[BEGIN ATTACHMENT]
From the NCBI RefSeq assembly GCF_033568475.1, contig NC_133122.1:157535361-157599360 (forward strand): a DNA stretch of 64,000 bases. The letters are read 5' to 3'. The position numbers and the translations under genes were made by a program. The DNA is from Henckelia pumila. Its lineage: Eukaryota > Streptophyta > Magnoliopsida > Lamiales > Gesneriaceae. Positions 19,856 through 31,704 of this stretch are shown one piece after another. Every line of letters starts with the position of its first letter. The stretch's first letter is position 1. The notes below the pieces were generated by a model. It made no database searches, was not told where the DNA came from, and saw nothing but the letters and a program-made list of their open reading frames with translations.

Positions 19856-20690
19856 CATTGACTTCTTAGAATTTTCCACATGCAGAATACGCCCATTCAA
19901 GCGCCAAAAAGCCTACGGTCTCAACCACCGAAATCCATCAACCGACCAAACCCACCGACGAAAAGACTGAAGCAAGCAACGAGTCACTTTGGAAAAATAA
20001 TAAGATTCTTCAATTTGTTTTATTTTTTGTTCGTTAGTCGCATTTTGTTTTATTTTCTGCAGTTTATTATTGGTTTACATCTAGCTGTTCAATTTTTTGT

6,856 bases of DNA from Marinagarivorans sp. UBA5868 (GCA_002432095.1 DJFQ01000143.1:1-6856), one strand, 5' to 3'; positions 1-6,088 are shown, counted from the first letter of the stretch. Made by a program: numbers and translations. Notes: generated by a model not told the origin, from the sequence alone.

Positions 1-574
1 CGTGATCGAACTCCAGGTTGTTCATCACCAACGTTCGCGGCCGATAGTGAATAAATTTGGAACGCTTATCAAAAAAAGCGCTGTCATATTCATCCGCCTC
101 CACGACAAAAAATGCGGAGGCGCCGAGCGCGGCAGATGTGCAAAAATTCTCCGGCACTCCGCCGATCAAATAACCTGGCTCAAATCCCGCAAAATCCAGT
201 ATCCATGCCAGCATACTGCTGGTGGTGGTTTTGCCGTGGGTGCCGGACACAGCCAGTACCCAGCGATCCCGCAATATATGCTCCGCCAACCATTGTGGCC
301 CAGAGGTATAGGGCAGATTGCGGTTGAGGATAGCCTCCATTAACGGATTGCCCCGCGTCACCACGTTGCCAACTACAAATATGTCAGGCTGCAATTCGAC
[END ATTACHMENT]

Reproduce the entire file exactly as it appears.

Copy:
From the NCBI RefSeq assembly GCF_033568475.1, contig NC_133122.1:157535361-157599360 (forward strand): a DNA stretch of 64,000 bases. The letters are read 5' to 3'. The position numbers and the translations under genes were made by a program. The DNA is from Henckelia pumila. Its lineage: Eukaryota > Streptophyta > Magnoliopsida > Lamiales > Gesneriaceae. Positions 19,856 through 31,704 of this stretch are shown one piece after another. Every line of letters starts with the position of its first letter. The stretch's first letter is position 1. The notes below the pieces were generated by a model. It made no database searches, was not told where the DNA came from, and saw nothing but the letters and a program-made list of their open reading frames with translations.

Positions 19856-20690
19856 CATTGACTTCTTAGAATTTTCCACATGCAGAATACGCCCATTCAA
19901 GCGCCAAAAAGCCTACGGTCTCAACCACCGAAATCCATCAACCGACCAAACCCACCGACGAAAAGACTGAAGCAAGCAACGAGTCACTTTGGAAAAATAA
20001 TAAGATTCTTCAATTTGTTTTATTTTTTGTTCGTTAGTCGCATTTTGTTTTATTTTCTGCAGTTTATTATTGGTTTACATCTAGCTGTTCAATTTTTTGT

6,856 bases of DNA from Marinagarivorans sp. UBA5868 (GCA_002432095.1 DJFQ01000143.1:1-6856), one strand, 5' to 3'; positions 1-6,088 are shown, counted from the first letter of the stretch. Made by a program: numbers and translations. Notes: generated by a model not told the origin, from the sequence alone.

Positions 1-574
1 CGTGATCGAACTCCAGGTTGTTCATCACCAACGTTCGCGGCCGATAGTGAATAAATTTGGAACGCTTATCAAAAAAAGCGCTGTCATATTCATCCGCCTC
101 CACGACAAAAAATGCGGAGGCGCCGAGCGCGGCAGATGTGCAAAAATTCTCCGGCACTCCGCCGATCAAATAACCTGGCTCAAATCCCGCAAAATCCAGT
201 ATCCATGCCAGCATACTGCTGGTGGTGGTTTTGCCGTGGGTGCCGGACACAGCCAGTACCCAGCGATCCCGCAATATATGCTCCGCCAACCATTGTGGCC
301 CAGAGGTATAGGGCAGATTGCGGTTGAGGATAGCCTCCATTAACGGATTGCCCCGCGTCACCACGTTGCCAACTACAAATATGTCAGGCTGCAATTCGAC